Google CEO says privacy doesn't matter. Google blacklists CNet for violating CEO's privacy.

Google CEO Eric Schmidt says privacy isn't important, and if you want to keep something private, "maybe you shouldn't be doing it in the first place" (in other words, "innocent people have nothing to hide.")

Bruce Schneier calls bullshit with eloquence: "For if we are observed in all matters, we are constantly under threat of correction, judgment, criticism, even plagiarism of our own uniqueness. We become children, fettered under watchful eyes, constantly fearful that -- either now or in the uncertain future -- patterns we leave behind will be brought back to implicate us, by whatever authority has now become focused upon our once-private and innocent acts. We lose our individuality, because everything we do is observable and recordable."

But JWZ has the kicker, when he reminds us that Eric Schmidt's Google blackballed CNet's reporters after CNet published personal information about Schmidt's private life: ""Google representatives have instituted a policy of not talking with CNET News reporters until July 2006 in response to privacy issues raised by a previous story..." "To underscore its point about how much personal information is available, the CNET report published some personal information about Google's CEO Eric Schmidt -- his salary; his neighborhood, some of his hobbies and political donations -- all obtained through Google searches...."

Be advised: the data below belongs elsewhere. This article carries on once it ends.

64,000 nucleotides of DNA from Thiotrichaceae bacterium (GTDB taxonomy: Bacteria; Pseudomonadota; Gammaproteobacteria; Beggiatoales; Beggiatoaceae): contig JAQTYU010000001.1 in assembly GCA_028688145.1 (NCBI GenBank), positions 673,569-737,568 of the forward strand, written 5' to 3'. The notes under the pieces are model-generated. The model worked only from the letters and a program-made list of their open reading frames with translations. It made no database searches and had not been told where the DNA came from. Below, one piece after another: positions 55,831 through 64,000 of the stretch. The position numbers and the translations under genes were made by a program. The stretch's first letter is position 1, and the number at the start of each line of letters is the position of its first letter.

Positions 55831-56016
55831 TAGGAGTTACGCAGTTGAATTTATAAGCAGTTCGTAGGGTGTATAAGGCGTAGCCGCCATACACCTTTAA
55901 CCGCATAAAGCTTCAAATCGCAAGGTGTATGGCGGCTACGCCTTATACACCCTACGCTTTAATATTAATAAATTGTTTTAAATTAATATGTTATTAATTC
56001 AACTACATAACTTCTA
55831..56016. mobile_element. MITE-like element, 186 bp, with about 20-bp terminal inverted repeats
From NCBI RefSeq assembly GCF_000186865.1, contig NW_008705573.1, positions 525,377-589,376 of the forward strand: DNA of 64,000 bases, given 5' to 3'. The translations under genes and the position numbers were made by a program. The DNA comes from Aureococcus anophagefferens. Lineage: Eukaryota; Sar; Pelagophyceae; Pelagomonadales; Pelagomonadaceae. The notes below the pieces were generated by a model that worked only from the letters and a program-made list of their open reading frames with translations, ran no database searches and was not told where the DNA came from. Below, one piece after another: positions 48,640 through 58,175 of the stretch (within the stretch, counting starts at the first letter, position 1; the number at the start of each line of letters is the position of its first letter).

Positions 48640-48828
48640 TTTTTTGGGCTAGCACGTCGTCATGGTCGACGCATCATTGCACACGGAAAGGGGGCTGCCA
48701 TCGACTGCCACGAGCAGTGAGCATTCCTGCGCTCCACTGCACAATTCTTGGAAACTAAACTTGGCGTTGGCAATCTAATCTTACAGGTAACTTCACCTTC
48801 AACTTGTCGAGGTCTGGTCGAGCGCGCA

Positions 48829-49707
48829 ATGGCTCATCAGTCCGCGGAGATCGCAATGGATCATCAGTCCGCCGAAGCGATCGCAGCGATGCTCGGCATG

Hey, Eric: if you don't want us to know how much money you make, where you live, and what you do with your spare time, maybe you shouldn't have a house, earn a salary, or have any hobbies, right?


  1. Basic principle for anyone who tries to run the “nothing to hide” argument:

    You first.

    Give the public full access to your bank records, internet records, have a gps locator attached to your body and get yourself followed by a camera crew 24/7.

    1. “Basic principle for anyone who tries to run the “nothing to hide” argument: You first.”

      Love it. And thanks for posting this, Cory!

  2. Dr Eric Schmidt is very clever and wise. Has he changed his mind?
    In July 2009, only few months ago, he was wise enough to declare:
    “I don’t think anyone wants everything revealed. That’s why we have doors and shades and so forth. ”
    “…behavior of PPL online when they are teenagers isn’t the sort of thing that they want to know when they are mature adults in leadership positions…”
    “…I have a specific suggestion that it should be common & legal to change Your name at the age of twenty one and say, “That wasn’t me. It was a different person”
    “I’m very strongly in favor of an individuals right of privacy but I’m very suspicious about Governments …”
    “…our Company makes a commitment to people to respect people’s privacy and their personal information because it’s central to the trust …”
    Read the entire interview transcript of Eric Schmidt for Marketplace in July 2009
    Dan Solove: “‘I’ve Got Nothing to Hide’ and Other Misunderstandings of Privacy” answers E Schmidt
    AND yes, do not attempt to breach Google’s PPL privacy, they might get excommunicate!!!